Over the Christmas break I had time to do a little Jesuit-themed reading.
The more scholarly of the two books I read is Trent Pomplun’s Jesuit on the Roof of the World (2010). It chronicles the life and travels of Ippolito Desideri, an eighteenth century Jesuit missionary to Tibet. Born in Pistoia, Tuscany, Desideri entered the Society of Jesus in 1700 and realized his dreams of becoming a missionary in a region almost completely unknown to Europeans. His detailed accounts of Tibetan religion, culture, and politics have led some to consider him the father of “Tibetan studies.”
Desideri’s career involved harrowing sea voyages, bouts of snow-blindness in the Himalayas, and fleeing from invading Mongol armies. Of his fourteen years outside of Italy, he spent six in Tibet and the rest of the time in transit—or trying to avoid superiors who might send him back home.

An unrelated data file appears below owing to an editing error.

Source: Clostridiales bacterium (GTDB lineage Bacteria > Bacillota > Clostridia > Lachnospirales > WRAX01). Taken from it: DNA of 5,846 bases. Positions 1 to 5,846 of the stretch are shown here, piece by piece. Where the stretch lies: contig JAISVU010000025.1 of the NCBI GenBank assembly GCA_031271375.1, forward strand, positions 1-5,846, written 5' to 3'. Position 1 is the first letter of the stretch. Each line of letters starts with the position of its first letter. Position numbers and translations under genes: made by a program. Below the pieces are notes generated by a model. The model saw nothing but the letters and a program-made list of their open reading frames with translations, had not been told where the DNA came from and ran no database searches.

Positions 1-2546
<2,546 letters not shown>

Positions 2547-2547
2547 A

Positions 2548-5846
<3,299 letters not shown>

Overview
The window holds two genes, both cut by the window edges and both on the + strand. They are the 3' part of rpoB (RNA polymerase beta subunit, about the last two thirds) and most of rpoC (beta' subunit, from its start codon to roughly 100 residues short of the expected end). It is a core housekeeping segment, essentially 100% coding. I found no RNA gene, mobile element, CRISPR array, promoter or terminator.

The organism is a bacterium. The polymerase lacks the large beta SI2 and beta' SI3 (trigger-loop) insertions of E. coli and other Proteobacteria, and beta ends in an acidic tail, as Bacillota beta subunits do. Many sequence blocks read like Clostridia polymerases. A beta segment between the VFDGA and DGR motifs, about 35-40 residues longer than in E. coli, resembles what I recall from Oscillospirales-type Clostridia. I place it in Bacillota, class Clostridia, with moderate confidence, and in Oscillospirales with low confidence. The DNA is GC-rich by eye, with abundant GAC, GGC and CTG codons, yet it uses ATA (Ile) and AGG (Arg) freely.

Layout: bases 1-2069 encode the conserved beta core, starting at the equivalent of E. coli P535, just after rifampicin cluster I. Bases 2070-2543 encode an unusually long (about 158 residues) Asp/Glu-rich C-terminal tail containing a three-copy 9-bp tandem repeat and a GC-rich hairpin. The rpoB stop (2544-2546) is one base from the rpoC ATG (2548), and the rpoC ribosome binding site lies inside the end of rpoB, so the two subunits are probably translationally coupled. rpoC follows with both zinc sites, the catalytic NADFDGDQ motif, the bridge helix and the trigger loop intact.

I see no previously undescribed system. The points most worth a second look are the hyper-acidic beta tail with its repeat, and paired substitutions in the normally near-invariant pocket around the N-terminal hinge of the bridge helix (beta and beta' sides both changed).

Desideri was a man of immense courage, intellect, and faith, but his mission was not ultimately successful. He finished his career as a missionary embroiled in ecclesiastical litigation with the Capuchins over which religious order had rights to the Tibetan mission. At times hotheaded and vain, Desideri launched an ill-considered lawsuit against the Capuchins, which ended his own missionary career and forced his return to Rome. His account of Tibetan life was published only after his death at the age of forty-nine.